Migrants see lives upended by downturn

Migrants see lives upended by downturn

Lost jobs and benefits failures leave many on the brink

The Covid 19 crisis has dealt a devastating blow to migrant workers who don't qualify for the government's financial aid package and have been deprived of the social security benefits they are normally entitled to.

Sa, a Myanmar migrant, says she and other migrant workers face dim prospects after being laid-off.  photo by Labour Protection Network

The pandemic has left the job market in disarray with the workforce crippled by the vast numbers furloughed or put out of work permanently due to business closures.

Sa, a Myanmar migrant who has been working in Thailand for over 20 years, said she was shocked to have lost her job at a furniture company in Samut Sakhon.

She was caught off guard because her employer repeatedly assured her and her fellow migrant workers that no one would be laid off.

However, on March 31, the workers were told the business had shuttered and their employment was no longer required.

"The employer simply told everyone to pack up, go home and not to come to work again," Sa said.

"We were in shock to hear that, as it was impossible to return to Myanmar as the border had been closed," she added.

The last pay she and 50 other Myanmar workers received on March 31 was the only money they had on which to survive. It did not stretch far after they paid for rent and food.

Neither did the furniture company give her any reward for her long service -- she had worked there for over a decade.

Laid-off migrant workers are not entitled to the 5,000 baht virus relief cash handouts from the government. That is for two reasons: the first being that they are foreign nationals and the second because they subscribe to the Social Security Fund which qualifies them for unemployment compensation.

However, they cannot claim this benefit because their former employers failed to promptly notify the Social Security Office of the termination of their employment.

The rate of compensation amounts to 62% of daily wages with the maximum compensation period capped at 90 days. About 8,000 jobless workers received their first payment on April 27.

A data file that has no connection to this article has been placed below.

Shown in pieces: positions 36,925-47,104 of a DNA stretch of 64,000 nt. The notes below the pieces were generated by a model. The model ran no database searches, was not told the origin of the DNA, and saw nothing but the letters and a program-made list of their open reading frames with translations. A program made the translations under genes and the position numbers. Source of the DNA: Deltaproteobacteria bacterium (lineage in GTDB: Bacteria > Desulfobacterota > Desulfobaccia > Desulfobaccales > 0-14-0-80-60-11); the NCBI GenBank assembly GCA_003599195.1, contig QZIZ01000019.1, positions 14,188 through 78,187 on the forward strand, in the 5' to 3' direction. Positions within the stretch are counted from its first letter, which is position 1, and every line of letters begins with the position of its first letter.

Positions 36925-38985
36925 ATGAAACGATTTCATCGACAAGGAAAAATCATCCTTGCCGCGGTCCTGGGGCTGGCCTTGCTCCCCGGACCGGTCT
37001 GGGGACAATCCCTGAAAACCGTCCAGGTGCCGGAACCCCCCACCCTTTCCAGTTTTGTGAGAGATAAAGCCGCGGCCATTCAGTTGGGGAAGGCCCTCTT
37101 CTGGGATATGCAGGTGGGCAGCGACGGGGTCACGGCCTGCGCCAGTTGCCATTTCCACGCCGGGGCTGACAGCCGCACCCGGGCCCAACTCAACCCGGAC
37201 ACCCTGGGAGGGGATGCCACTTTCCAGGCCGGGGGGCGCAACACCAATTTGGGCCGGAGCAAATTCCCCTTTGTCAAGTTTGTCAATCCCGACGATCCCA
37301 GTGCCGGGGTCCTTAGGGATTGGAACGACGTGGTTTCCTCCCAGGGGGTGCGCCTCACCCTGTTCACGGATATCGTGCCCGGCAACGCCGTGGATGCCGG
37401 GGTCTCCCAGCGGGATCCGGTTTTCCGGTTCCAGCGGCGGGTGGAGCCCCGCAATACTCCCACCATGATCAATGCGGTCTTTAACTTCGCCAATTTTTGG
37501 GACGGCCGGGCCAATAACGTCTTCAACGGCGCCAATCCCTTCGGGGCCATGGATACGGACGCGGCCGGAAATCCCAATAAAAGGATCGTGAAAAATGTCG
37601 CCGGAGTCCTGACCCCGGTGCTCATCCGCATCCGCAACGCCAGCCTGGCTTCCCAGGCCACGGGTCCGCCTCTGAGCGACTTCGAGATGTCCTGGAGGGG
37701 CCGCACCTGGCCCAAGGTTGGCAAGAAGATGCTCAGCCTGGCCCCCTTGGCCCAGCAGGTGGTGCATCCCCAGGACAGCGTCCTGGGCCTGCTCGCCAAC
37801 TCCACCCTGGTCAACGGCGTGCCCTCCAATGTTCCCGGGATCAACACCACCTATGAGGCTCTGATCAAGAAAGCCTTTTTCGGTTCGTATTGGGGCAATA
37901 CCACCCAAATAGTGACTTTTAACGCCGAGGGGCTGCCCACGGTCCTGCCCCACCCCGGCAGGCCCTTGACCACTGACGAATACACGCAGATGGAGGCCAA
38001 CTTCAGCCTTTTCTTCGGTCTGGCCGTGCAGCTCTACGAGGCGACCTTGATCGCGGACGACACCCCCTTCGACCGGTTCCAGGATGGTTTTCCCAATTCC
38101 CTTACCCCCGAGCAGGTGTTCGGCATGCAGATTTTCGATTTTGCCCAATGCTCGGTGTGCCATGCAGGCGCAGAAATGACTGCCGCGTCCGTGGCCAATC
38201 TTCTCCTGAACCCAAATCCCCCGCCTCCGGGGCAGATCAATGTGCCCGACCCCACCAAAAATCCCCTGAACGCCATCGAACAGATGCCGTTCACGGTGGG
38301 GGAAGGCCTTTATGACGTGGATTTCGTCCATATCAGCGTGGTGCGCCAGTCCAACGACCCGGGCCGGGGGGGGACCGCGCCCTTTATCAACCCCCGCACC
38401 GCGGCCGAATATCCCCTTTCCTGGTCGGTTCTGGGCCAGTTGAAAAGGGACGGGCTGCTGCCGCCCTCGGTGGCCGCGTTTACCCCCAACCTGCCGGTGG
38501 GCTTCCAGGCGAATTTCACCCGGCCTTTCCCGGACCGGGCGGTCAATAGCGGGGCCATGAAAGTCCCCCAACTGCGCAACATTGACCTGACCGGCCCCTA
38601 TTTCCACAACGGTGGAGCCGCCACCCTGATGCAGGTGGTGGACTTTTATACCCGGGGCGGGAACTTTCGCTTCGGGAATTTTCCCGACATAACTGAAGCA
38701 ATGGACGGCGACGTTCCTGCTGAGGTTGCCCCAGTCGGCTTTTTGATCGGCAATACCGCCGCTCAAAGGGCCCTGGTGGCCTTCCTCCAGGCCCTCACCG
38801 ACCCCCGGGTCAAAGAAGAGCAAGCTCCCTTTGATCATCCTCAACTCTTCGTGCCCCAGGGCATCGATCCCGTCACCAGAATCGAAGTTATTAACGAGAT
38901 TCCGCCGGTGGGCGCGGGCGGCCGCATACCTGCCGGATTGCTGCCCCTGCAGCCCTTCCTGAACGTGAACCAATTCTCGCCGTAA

Many other migrant workers who lost their jobs as a result of the Covid-19 outbreak are facing the same fate, Sa said.

Aside from her day-to-day costs of living, Sa has many mouths to feed back home in Myanmar.

Her parents and other relatives relied heavily on the money she earned in Thailand.

The migrant workers most affected by the Covid-19 crisis were those in the hospitality sector, according to the Labour Protection Network, the Migrant Workers Rights Network (MWRN) and the Migrant Working Group which have surveyed migrant workers made jobless as a result of the outbreak.

"All of them [the migrant workers] are suffering consequences of unemployment … some don't even have money to buy milk for their infants," said an academic who took part in carrying out the survey.

"They are in desperate need of rice and dried food as they have run out of money, not to mention the rent they still have to pay, which is between 1,800 baht and 2,500 baht a month each," the academic said.

For Aung, another now-unemployed worker from Myanmar, what worries him the most is the fact that he and many other laid-off migrants have technically now become illegal immigrants as they have been unable to find new jobs.

The labour law requires them to find a new employer within 15 days of their employment being terminated, or else their legal migrant worker status will automatically expire, he said.

Aung urged the Labour Ministry to consider relaxing this regulation during the Covid-19 crisis as finding a new job quickly in such an economically difficult time is nearly impossible.

Channy Ven, a 31-year-old Cambodian migrant worker, said she and her husband lost their jobs at a seafood processing factory in the southern province of Songkhla early last month.

Their employer suddenly stopped hiring them and gave them a final pay cheque.

All of that money has since been spent, she said. Living from month to month, the final portion of the money was soon gone after paying rent, buying food and covering the basic necessities.

The couple needed to borrow money to send home to Cambodia to care for their four children being raised by their maternal grandmother.

Worried their children would not have anything to eat, Channy said she had no choice but get a loan.

"We're backed into a corner. It looks like I might have to skip some meals to survive this crisis while in Thailand," she said.

"I pray and wish for the Covid-19 to end and for everything to return to normal so that I can go back to work and have money to send home," she added.

Sometimes she cooks soup made purely of ivy gourd leaves picked from bushes near her place, which she eats with steamed rice, she said.

Channy said she counted her blessings that state agencies and civic groups had donated fresh produce to her family and other laid-off workers so they can survive, albeit with difficulty.

Suthasini Kaeo-leklai, a member of the MWRN, said many migrant workers, especially those without any form of income due to business suspension, did not receive the standard unemployment compensation because their employers failed to inform the Social Security Office of the employees' work suspension or job termination.

Labour rights advocacy groups have tried to help by calling for donations of dried food and other necessities, which have been distributed to affected workers in Bangkok and Samut Prakan, Phetchaburi, Phuket Pathum Thani and Samut Sakhon, said Somphong Sakeao of the Labour Protection Network.

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